Audio Sources - Full Text Articles

Amazon used enough plastic air packets in its boxes to circle the planet 800 times in 2021, an outside group found. The company said it used far less.`

amazon warehouse packagesAmazon said it used 97,222 metric tons of single-use plastic to get orders to customers in 2021.

Beata Zawrzel/NurPhoto via Getty Images

  • Amazon said its plastic packaging footprint came to 97,222 metric tons in 2021.
  • The environmental group Oceana estimates the waste was more than three times that amount.
  • Amazon is under pressure to reduce plastic pollution, which is piling up in landfills and oceans.

This article is part of Insider’s weekly newsletter on sustainability, written by Catherine Boudreau, senior sustainability reporter. Sign up here.

Amazon made a big delivery ahead of the holidays.

The retailer, for the first time, disclosed this week how much single-use plastic it plowed through for all the goods it had shipped around the globe last year. The company’s announcement came after years of pressure from environmental groups and investors.

Amazon said it used 97,222 metric tons of single-use plastic to get orders to customers in 2021 and that it had been taking steps to reduce that amount, including phasing out some packaging that can’t be dropped into recycling bins and slashing the overall weight of packaging.

The vast majority of plastic ends up in landfills and waterways, where it harms marine life, and turns up in drinking water. Plastic also contributes to the climate crisis because it is largely made from oil and natural gas.

“While we are making progress, we’re not satisfied,” Amazon said in a blog post Tuesday, acknowledging that plastic packaging was hard to recycle.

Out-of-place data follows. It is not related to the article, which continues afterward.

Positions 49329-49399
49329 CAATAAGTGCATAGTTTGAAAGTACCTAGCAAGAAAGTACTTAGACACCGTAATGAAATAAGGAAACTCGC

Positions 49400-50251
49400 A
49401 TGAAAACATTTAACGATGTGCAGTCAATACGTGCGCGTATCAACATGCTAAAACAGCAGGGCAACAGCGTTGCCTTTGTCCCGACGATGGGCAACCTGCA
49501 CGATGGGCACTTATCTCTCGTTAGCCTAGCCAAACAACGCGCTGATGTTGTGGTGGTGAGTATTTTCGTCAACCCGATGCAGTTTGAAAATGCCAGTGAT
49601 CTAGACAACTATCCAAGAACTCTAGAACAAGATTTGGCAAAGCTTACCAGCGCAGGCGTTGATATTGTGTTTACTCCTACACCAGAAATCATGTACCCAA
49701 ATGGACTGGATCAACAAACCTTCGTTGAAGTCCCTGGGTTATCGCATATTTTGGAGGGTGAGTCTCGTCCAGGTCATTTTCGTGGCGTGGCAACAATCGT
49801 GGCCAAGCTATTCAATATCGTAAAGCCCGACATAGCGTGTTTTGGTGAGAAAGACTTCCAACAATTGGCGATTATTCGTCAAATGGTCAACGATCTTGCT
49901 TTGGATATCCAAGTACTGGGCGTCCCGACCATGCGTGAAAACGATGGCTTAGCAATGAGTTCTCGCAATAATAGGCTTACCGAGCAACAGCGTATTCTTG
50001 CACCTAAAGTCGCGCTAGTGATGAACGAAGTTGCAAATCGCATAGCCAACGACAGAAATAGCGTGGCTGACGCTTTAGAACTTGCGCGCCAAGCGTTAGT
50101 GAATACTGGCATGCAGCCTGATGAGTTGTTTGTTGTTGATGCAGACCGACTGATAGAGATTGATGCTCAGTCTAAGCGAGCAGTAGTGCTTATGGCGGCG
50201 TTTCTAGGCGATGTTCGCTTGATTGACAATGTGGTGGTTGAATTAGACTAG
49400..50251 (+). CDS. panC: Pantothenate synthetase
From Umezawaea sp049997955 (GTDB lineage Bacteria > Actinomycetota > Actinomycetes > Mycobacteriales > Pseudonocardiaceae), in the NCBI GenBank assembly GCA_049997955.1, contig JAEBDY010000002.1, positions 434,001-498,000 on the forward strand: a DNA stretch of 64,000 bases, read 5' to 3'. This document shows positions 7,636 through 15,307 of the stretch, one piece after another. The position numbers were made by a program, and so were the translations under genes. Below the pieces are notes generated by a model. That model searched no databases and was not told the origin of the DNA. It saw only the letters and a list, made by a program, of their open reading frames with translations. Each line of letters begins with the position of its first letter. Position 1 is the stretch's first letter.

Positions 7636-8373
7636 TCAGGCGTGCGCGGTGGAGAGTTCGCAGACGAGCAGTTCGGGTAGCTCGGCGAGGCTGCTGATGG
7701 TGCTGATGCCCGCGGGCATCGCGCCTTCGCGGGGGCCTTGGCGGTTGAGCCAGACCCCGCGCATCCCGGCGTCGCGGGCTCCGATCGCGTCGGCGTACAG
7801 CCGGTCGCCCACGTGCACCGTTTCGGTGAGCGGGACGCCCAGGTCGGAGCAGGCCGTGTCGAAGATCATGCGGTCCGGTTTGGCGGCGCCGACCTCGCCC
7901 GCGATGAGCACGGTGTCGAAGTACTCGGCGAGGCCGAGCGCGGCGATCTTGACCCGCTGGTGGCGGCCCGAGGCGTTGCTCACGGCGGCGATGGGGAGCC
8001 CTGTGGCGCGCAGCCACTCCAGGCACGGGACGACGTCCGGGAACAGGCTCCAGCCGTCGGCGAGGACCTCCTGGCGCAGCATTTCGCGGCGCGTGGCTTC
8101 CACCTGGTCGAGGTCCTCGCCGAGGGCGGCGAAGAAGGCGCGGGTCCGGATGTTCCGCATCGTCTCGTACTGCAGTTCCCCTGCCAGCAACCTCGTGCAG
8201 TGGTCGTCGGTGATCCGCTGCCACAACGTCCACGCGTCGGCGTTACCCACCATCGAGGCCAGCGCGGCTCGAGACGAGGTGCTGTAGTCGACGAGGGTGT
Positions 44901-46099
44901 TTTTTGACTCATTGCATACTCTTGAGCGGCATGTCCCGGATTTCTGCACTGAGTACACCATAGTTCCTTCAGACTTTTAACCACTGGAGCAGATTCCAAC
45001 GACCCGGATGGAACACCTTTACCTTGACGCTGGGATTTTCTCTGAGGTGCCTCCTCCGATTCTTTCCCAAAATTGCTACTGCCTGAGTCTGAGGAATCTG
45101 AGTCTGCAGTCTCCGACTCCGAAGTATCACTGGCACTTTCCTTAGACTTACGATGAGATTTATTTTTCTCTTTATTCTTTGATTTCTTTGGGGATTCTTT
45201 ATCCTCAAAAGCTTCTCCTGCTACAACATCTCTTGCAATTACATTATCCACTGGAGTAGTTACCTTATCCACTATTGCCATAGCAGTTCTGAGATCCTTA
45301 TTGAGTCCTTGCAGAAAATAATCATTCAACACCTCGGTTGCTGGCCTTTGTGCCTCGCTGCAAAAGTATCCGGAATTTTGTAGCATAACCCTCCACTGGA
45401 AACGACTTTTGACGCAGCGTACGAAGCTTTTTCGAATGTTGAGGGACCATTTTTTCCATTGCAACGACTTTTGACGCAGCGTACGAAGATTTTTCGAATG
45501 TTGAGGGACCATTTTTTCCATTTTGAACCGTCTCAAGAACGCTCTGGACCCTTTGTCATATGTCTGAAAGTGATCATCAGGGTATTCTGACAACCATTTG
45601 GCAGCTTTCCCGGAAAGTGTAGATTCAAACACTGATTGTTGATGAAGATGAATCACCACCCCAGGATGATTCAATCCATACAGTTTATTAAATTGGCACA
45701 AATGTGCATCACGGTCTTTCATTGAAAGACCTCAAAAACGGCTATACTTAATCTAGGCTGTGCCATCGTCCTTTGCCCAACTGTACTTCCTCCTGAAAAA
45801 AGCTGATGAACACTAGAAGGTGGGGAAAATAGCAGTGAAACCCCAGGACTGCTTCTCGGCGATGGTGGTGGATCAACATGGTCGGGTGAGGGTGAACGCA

The announcement landed days before the environmental group Oceana published an annual report on Amazon’s plastic footprint. Oceana estimated that Amazon used nearly 322,000 metric tons of plastic in 2021, more than triple what the company calculated.

Matt Littlejohn, Oceana’s senior vice president of strategic initiatives, told Insider there’s a discrepancy because Oceana accounted for all Amazon sales, while Amazon evaluated only shipments it handled through its warehouses around the world.

By Oceana’s count, Amazon used 52% more plastic last year compared with 2019, the first year the group conducted its analysis. It was enough to circle the planet more than 800 times if it were in the form of the air pillows often found in Amazon delivery boxes.

An Amazon spokesperson told Insider via email that a “significant majority” of sales were handled by the company’s fulfillment centers and that the company was also pushing suppliers to skip additional packaging. 

Amazon isn’t among the more than 100 companies, including Target, Walmart, Coca-Cola, and PepsiCo, that are disclosing how much plastic they use as part of a global initiative led by the Ellen MacArthur Foundation.

In 2021, Target, Walmart, Coca-Cola, and PepsiCo each used more plastic packaging than the previous year, contributing to an overall 4.3% increase across brands and retailers. But some companies, including Unilever, Clorox, and Nestlé, did make reductions.

Companies that don’t overhaul their plastic packaging, Littlejohn said, will likely be forced to as more governments try to control pollution by banning certain products, requiring more recycling, and making companies pay for handling the waste.

California, the largest economy in the US, passed a law in June to cut plastic packaging in the state by 25% over a decade. India this summer banned plastic products most likely to be littered, such as cups and straws. The European Union enacted a similar law in 2019, and officials want to go further by mandating specific cuts to packaging waste.

Amazon is an innovative company that defines how we all shop, Littlejohn said. It could be a leader on this issue.

“It’s just a matter of will,” he added. “Hopefully they will step up.”

Read the original article on Business Insider